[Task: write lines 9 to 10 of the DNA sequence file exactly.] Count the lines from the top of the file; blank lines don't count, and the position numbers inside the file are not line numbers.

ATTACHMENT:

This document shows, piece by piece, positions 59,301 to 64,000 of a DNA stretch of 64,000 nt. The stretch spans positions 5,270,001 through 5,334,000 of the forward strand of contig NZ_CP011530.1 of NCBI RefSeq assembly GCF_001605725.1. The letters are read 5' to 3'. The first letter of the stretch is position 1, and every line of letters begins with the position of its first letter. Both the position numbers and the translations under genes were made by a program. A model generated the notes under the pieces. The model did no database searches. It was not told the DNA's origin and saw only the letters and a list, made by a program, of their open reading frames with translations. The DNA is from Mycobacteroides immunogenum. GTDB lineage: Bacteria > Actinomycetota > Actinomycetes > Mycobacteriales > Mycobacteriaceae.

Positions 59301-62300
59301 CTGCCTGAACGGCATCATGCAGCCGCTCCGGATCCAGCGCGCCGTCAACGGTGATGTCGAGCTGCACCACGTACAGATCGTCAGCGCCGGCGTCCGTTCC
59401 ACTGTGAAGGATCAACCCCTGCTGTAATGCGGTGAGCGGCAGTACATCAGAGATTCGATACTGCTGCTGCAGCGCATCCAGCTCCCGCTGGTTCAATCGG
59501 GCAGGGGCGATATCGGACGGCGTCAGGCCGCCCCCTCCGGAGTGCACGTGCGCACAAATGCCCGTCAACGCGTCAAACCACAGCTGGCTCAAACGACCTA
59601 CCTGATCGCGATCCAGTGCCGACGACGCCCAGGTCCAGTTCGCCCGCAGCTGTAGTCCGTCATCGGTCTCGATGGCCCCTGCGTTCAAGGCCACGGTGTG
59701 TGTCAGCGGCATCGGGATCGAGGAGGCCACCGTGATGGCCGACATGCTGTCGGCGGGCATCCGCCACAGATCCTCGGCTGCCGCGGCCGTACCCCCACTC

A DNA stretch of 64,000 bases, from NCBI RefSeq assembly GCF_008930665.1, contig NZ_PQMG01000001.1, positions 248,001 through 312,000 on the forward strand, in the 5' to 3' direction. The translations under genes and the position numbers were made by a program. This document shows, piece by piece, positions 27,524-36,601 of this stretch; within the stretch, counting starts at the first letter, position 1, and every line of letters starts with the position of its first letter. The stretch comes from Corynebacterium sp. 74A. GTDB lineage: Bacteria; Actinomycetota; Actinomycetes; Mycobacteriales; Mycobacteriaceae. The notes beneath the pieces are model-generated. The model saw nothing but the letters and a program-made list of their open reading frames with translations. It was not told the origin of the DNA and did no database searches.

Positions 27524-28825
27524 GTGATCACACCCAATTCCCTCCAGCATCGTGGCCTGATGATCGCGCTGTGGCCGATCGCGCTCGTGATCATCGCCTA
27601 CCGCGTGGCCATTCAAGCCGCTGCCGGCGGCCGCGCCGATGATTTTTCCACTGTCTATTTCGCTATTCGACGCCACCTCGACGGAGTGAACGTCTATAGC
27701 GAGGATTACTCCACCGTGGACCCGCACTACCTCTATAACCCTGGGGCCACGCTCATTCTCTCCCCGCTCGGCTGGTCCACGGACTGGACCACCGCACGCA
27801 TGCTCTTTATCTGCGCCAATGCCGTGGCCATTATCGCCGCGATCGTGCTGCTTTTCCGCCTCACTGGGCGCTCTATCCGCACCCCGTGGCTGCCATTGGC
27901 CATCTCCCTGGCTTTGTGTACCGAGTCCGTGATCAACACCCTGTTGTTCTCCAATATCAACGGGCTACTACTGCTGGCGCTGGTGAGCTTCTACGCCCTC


Positions 27524-28825
27524 GTGATCACACCCAATTCCCTCCAGCATCGTGGCCTGATGATCGCGCTGTGGCCGATCGCGCTCGTGATCATCGCCTA